While there are some exceptions to these laws—for example, you may use a cell phone to call 911 in the event of an emergency, even if you are driving—for the most part, engaging in one of these acts is a “primary offense.” This means that law enforcement officers in North Carolina can pull someone over specifically for texting or emailing while driving; they do not need to conduct a traffic stop for another offense in order to issue a citation.

Unfortunately, the fact that these acts are crimes in North Carolina does not stop many drivers from engaging in them. Additionally, despite legislation efforts in the past, other forms of distracted driving aside from texting or emailing behind the wheel are currently not illegal in the state. In short, distracted driving continues to be a serious hazard in North Carolina, leading to thousands of injuries and deaths on our highways and roads every year.

Holding Distracted Drivers Accountable

Even if a distracted driver has not technically broken the law, they can still be held legally accountable for the harm they cause others. By filing a personal injury claim, you can seek financial compensation for the various economic and non-economic losses you have suffered due to the accident, such as medical bills, lost wages, pain and suffering, lost quality of life, and more.

To hold a distracted driver accountable, you will need to prove several things:

  • The Driver Was Negligent: Typically, you can prove a distracted driver was negligent simply by proving that they were distracted. Hard evidence, such as cell phone records or nearby surveillance footage showing the distracted driver before the crash, can be extremely helpful.
  • You Were Injured and Suffered Measurable Damages: To have a case, you must prove that you were actually injured and that those injuries led to measurable damages, whether economic or non-economic in nature.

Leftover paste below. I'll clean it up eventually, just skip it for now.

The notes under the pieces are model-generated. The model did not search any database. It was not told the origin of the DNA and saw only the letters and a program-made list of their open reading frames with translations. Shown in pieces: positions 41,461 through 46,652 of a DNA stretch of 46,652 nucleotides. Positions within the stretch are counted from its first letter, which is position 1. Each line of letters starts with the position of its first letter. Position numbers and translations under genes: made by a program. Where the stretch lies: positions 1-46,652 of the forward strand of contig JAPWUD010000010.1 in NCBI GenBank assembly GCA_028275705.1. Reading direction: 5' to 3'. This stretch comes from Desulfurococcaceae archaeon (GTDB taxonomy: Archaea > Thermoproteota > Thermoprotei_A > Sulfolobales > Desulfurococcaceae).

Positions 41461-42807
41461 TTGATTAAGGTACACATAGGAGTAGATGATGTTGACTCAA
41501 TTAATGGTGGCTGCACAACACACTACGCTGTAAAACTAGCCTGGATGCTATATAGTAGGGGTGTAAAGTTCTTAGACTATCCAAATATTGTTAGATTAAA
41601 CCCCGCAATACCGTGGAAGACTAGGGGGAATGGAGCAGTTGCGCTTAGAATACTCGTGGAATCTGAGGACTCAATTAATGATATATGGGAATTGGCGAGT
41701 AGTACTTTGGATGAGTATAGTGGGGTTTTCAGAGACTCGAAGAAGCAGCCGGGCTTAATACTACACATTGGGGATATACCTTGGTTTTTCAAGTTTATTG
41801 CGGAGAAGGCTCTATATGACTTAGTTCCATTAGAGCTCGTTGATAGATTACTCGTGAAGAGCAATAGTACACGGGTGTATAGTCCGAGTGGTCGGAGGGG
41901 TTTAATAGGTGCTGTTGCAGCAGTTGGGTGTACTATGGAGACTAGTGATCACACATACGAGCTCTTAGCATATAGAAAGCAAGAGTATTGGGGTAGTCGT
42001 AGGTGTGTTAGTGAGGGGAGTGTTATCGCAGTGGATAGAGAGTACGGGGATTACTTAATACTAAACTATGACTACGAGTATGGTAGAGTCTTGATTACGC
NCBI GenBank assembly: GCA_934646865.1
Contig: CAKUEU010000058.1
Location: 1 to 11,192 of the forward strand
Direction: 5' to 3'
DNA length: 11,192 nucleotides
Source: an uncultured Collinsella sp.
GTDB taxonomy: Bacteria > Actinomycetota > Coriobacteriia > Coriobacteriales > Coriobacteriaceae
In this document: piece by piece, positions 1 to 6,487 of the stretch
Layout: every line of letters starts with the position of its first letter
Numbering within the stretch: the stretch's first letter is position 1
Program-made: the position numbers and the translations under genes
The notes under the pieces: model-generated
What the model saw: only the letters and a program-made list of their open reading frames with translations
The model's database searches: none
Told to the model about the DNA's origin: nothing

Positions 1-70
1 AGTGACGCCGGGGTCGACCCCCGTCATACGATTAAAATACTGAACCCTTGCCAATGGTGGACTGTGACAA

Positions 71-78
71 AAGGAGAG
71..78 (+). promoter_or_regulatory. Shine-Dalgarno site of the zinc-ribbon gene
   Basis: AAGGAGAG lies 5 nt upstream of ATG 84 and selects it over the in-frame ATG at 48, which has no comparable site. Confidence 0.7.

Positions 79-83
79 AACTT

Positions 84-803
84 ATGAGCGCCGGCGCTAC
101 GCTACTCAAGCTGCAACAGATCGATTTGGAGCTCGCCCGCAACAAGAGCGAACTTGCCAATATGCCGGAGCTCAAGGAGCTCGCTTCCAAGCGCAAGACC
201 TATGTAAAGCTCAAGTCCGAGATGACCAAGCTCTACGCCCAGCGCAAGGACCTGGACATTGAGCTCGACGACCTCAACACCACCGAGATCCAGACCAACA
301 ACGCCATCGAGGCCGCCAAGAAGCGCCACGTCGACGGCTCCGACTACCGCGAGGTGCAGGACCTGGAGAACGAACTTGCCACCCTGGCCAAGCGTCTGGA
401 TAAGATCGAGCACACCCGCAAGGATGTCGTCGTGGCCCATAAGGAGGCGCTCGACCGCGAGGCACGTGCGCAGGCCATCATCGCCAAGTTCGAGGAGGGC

• The Driver’s Negligence Was the Cause of Your Injuries: You will also need to prove that the driver’s negligence (i.e., their distracted driving) was the actual cause of your injuries. In other words, you would not have been injured had they not been negligent.
  • You Were Not More Than 50% at Fault: Under the state’s comparative negligence rule, you can collect compensation if you were partly to blame for the accident, as long as your percentage of blame is less than 51%. If you are found partly at fault, your total recovery will be reduced.

Our Charlotte distracted driving accident lawyers can assist you with the various legal aspects of your claim. Our goal is to handle these details so that you can simply focus on healing and getting back on your feet. We offer free consultations and contingency fees, so there is no risk in speaking to a member of our team about your potential case today.

Call Charles G. Monnett III & Associates Today

If you or someone you love was hit by a distracted or texting driver in Charlotte or any of the surrounding areas, reach out to our firm to set up a no-cost, no-obligation consultation. We are ready to put more than seven decades of collective experience on your side and will fight to maximize your recovery.

Call us at (704) 859-2003or fill out and submit an online contact form today to get started.


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Proven Record of Success

  • $9.075 Million Car Accident Verdict

    Confidential settlement for a family struck by an underage impaired driver.

  • $2.5 Million Traumatic Brain Injury

    Recovery for a woman who sustained a traumatic brain injury after her vehicle was struck by a commercial truck while stopped for traffic in a construction zone.

  • $2.3 Million Wrongful Death

    Settlement for estate of man killed in collision with a truck.

  • $1.637+ Million Dram Shop Jury Verdict

    Jury verdict for young married couple struck by a drunk driver who had just left a bar where he had been served more than 10 drinks in just over 2 hours.

  • $1.05 Million Traumatic Brain Injury

    Arbitration award for a mild traumatic brain injury sustained in an automobile wreck.